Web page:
A set of Ansible playbooks to build and maintain your own private cloud: email, calendar, contacts, file sync, IRC bouncer, VPN, and more.
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Sovereign is a set of Ansible playbooks that you can use to build and maintain your own personal cloud based entirely on open source software, so you’re in control.

If you’ve never used Ansible before, you might find these playbooks useful to learn from, since they show off a fair bit of what the tool can do.

The original author's background and motivations might be of interest. tl;dr: frustrations with Google Apps and concerns about privacy and long-term support.

Sovereign offers useful cloud services while being reasonably secure and low-maintenance. Use it to set up your server, SSH in every couple weeks, but mostly forget about it.

Services Provided

What do you get if you point Sovereign at a server? All kinds of good stuff!

Don’t want one or more of the above services? Comment out the relevant role in site.yml. Or get more granular and comment out the associated include: directive in one of the playbooks.


What You’ll Need

  1. A VPS (or bare-metal server if you wanna ball hard). My VPS is hosted at Linode. You’ll probably want at least 512 MB of RAM between Apache, Solr, and PostgreSQL. Mine has 1024.
  2. 64-bit Debian 8.3 or an equivalent Linux distribution. (You can use whatever distro you want, but deviating from Debian will require more tweaks to the playbooks. See Ansible’s different packaging modules.)
  3. A Tarsnap account with some credit in it. You could comment this out if you want to use a different backup service. Consider paying your hosting provider for backups or using an additional backup service for redundancy.

You do not need to acquire an SSL certificate. The SSL certificates you need will be obtained from Let's Encrypt automatically when you deploy your server.


On the remote server

The following steps are done on the remote server by sshing into it and running these commands.

1. Install required packages

apt-get install sudo

2. Get a Tarsnap machine key

If you haven’t already, download and install Tarsnap, or use brew install tarsnap if you use Homebrew.

Create a new machine key for your server:

tarsnap-keygen --keyfile roles/tarsnap/files/decrypted_tarsnap.key --user me@example.com --machine example.com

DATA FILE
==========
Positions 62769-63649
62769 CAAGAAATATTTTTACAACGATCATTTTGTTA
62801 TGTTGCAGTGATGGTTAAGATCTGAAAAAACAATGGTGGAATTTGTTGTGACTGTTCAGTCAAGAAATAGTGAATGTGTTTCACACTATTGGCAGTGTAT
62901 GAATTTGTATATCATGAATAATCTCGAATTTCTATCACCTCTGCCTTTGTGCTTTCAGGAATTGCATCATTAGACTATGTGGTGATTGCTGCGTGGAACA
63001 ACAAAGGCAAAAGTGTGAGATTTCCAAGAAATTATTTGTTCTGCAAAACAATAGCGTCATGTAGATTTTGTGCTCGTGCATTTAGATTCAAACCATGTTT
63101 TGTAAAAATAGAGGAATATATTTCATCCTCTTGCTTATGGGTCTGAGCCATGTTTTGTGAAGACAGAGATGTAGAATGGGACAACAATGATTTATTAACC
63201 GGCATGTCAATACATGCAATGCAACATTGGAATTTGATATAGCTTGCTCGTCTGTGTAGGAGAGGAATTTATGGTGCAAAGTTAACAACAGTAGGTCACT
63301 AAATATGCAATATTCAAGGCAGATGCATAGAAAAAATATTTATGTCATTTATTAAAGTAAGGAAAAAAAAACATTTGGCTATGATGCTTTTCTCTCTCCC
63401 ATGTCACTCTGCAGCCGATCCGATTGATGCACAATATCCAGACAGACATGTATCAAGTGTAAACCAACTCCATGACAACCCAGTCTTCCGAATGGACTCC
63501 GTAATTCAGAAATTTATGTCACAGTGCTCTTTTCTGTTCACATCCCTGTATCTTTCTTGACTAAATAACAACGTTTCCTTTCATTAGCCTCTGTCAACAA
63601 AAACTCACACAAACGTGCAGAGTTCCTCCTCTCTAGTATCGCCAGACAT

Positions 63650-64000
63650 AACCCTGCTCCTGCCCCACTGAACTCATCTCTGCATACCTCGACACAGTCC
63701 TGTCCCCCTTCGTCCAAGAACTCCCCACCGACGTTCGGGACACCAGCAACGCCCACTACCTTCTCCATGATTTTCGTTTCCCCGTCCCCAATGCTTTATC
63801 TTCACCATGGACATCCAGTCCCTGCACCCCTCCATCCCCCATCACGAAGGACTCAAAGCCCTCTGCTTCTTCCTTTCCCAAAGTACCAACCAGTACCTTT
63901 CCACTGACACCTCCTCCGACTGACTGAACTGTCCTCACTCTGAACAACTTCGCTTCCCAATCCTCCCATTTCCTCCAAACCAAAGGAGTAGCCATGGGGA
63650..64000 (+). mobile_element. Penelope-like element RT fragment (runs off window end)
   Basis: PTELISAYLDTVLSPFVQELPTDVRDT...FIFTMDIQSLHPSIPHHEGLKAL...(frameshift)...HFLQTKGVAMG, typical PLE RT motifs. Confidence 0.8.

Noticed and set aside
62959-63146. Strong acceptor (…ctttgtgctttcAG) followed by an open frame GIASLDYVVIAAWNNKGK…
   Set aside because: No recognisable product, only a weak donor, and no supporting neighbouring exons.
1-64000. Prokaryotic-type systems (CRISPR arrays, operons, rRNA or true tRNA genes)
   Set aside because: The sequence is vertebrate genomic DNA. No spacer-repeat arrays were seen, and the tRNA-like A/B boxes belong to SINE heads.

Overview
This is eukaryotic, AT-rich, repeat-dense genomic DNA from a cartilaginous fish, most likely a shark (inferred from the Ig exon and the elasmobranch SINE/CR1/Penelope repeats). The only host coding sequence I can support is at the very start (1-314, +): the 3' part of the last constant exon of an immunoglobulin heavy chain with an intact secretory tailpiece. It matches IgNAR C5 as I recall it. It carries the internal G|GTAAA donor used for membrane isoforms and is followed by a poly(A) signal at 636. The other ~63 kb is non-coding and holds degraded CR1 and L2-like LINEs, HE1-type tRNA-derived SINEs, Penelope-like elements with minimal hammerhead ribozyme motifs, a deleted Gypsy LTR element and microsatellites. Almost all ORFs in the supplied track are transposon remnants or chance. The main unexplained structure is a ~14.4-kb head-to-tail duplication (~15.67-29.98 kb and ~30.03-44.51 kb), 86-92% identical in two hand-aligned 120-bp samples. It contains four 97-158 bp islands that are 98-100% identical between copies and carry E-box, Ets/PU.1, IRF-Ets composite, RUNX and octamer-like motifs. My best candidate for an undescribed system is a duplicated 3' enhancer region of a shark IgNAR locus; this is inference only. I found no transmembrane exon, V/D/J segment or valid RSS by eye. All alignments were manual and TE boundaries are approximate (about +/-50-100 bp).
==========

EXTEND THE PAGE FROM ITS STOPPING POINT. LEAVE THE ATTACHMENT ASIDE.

3. Prep the server

For goodness sake, change the root password:


Create a user account for Ansible to do its thing through:

useradd deploy
passwd deploy
mkdir /home/deploy

Authorize your ssh key if you want passwordless ssh login (optional):

mkdir /home/deploy/.ssh
chmod 700 /home/deploy/.ssh
nano /home/deploy/.ssh/authorized_keys
chmod 400 /home/deploy/.ssh/authorized_keys
chown deploy:deploy /home/deploy -R
echo 'deploy ALL=(ALL) NOPASSWD: ALL' > /etc/sudoers.d/deploy

Your new account will be automatically set up for passwordless sudo. Or you can just add your deploy user to the sudo group.

adduser deploy sudo

On your local machine

Ansible (the tool setting up your server) runs locally on your computer and sends commands to the remote server. Download this repository somewhere on your machine, either through Clone or Download > Download ZIP above, wget, or git as below

git clone https://github.com/sovereign/sovereign.git

4. Configure your installation

Modify the settings in the group_vars/sovereign folder to your liking. If you want to see how they’re used in context, just search for the corresponding string. All of the variables in group_vars/sovereign must be set for sovereign to function.

Setting password_hash for your mail users is a bit tricky. You can generate one using doveadm-pw.

# doveadm pw -p'YOUR_PASSWORD' -s SHA512-CRYPT | sed -e 's/{.*}//'

sed is used here to truncate the hash type from the beginning of the doveadm pw output.

Alternatively, if you don’t already have doveadm installed, Python 3.3 or higher on Linux will generate the appropriate string for you (assuming your password is password):

python3 -c 'import crypt; print(crypt.crypt("password", salt=crypt.METHOD_SHA512))'

On OS X and other platforms the passlib package may be used to generate the required string:

python -c 'import passlib.hash; print(passlib.hash.sha512_crypt.encrypt("password", rounds=5000))'

Same for the IRC password hash…

# znc --makepass
[ ** ] Type your new password.
[ ?? ] Enter Password: foo
[ ?? ] Confirm Password: foo
[ ** ] Kill ZNC process, if it's running.
[ ** ] Then replace password in the <User> section of your config with this:
<Pass password>
        Method = sha256
        Hash = 310c5f99825e80d5b1d663a0a993b8701255f16b2f6056f335ba6e3e720e57ed
        Salt = YdlPM5yjBmc/;JO6cfL5
[ ** ] After that start ZNC again, and you should be able to login with the new password.

Take the strings after Hash = and Salt = and insert them as the value for irc_password_hash and irc_password_salt respectively.

Alternatively, if you don’t already have znc installed, Python 3.3 or higher on Linux will generate the appropriate string for you (assuming your password is password):

python3 -c 'import crypt; print("irc_password_salt: {}\nirc_password_hash: {}".format(*crypt.crypt("password", salt=crypt.METHOD_SHA256).split("$")[2:]))'

On OS X and other platforms the passlib:https://pythonhosted.org/passlib/ package may be used to generate the required string: